So to really. Take care of your relationships and your network, because that's where doors will open and opportunities arise from.
Adam Coelho: [00:20:53] Yeah, that's a really good point. And just to let everyone know one the audience, Lori, and I know each other through the search inside yourself program.
Cause we, we actually taught the program together at Google and a lot of my kind of development as a facilitator is due to teaching with Lori and others. So I'm very grateful to have done that with you. Because those opportunities have become fewer and far between more, few and far between, because there are a lot more facilitators now.
So I know that let's see what I have here. Yeah. As you, I know that there are a lot of People that have been trained to teach courses, like search inside yourself, other programs, and are looking to make a go at making a career in the mindfulness space, as that is what I'm looking to explore with this podcast.
I'm interested to understand if there are certain things that you did as you were making this shift to. Identify or explore these opportunities to, to be successful, or if it just happened naturally for you,
Lori Schwanbck: [00:22:04] Again, I think just like we think that we can, it's our thoughts that are actually making decisions for us.
I think that there's so many causes and conditions that contribute to each moment. So I think it's a grace. I think that I was great. Lee fortunate that I was in the field, both as a therapist in early, an early adopter to meditation and a t-shirt of that in the world of therapy, but also in the world of business.
So I was always fortunate and there's grace and a lot of support that I got from people around me, for sure. And I. I'm constantly developing myself. So my own practice is critical. Teaching other people how to navigate the realms of their mind and heart and body. You've got to know that terrain.
And so my own practice is really critical. It keeps me humble as well. Because it's not about a curriculum like teaching. This is really about being. Guide and coach journey or with people. So practice. I'm also profoundly curious about people, about neuroscience, about what it means to be human.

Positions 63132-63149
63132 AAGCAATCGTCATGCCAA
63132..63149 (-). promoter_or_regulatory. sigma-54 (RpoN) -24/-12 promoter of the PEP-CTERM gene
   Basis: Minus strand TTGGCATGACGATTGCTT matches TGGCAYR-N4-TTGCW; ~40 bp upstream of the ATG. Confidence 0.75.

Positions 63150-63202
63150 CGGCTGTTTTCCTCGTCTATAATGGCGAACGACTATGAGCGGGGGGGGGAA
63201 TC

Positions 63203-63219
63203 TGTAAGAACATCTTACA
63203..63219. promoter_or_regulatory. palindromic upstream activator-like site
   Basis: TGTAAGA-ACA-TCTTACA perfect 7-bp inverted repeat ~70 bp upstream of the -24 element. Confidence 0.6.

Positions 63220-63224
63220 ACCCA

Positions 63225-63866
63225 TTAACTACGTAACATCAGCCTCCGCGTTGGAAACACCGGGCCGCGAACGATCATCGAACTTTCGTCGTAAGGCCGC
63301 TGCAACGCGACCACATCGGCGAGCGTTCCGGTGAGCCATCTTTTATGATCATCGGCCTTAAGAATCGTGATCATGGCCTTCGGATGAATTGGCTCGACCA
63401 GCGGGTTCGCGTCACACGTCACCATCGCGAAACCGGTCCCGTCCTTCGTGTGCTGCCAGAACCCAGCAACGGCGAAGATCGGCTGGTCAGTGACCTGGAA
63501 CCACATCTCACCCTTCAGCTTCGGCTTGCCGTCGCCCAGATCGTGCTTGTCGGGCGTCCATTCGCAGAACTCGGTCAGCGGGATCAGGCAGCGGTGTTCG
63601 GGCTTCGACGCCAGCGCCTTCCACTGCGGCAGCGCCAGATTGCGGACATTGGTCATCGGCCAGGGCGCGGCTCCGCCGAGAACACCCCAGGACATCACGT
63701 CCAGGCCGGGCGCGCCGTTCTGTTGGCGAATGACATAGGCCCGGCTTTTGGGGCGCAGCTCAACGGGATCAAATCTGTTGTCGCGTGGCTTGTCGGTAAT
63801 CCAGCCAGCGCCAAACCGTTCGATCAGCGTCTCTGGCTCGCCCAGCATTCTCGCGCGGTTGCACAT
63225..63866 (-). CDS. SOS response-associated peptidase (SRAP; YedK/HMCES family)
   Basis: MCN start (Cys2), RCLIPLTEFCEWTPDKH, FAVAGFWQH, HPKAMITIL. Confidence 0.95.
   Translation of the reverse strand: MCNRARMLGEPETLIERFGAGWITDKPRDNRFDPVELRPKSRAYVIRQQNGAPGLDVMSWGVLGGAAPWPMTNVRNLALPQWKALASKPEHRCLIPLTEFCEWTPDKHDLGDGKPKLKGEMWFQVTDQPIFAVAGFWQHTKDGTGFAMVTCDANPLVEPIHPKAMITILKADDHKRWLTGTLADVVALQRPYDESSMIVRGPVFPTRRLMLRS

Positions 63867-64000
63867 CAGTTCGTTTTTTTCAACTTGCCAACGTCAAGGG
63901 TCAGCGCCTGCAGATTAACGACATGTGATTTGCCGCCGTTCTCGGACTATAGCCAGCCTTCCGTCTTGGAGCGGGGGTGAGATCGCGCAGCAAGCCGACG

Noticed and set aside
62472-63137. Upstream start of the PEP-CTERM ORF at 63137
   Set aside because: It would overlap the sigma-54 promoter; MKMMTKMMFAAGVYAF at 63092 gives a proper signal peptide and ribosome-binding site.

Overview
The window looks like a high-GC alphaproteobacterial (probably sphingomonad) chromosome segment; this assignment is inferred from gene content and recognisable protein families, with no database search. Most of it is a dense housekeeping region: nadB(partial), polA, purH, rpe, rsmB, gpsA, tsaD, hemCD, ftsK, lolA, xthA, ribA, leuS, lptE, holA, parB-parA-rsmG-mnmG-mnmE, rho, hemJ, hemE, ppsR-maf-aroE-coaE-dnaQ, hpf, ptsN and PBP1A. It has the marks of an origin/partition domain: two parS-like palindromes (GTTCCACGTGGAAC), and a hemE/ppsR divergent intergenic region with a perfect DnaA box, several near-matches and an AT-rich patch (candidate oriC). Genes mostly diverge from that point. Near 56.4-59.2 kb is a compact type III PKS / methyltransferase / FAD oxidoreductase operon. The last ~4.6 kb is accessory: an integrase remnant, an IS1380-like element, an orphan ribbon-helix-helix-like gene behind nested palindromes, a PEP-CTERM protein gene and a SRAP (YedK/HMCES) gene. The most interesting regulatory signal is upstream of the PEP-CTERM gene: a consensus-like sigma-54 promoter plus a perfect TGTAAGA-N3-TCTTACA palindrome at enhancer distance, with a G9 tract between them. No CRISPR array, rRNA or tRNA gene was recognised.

So I'm reading and studying and aware a lot of And try and keep up with a lot of different research and writing and thinking in the field of mindfulness, emotional intelligence and how to apply that in the world. So preparation both in terms of your own practice, but your own learning is really critical and also looking and seeing what's out there.
So my current. In the last year, interest has really been about how mindfulness can support, not just self development, but the development of relationships. And so an application to teams and creating cultures of compassion, of kindness, of connection. So within that, there's both a following. What brings you alive and most curious and deepen into that because you can't know everything about everything, but having a broad survey of the different aspects and the deepening into a couple of areas that have salience for you, I think is really important because then it's conveyed.
There's a meaning and authenticity that you bring to it. And it's interesting, frankly. But also look at where there's opportunity, where the need is. So for me, I really saw that there's a lot of work being done in mindfulness and not so much yet in the realm of interpersonal or compassion.
Just got curious about that. So it's both, what are you interested in? What is needed? And it might be a topic area that's needed. It might be a population where you really see that it's needed. So to get interested, follow that.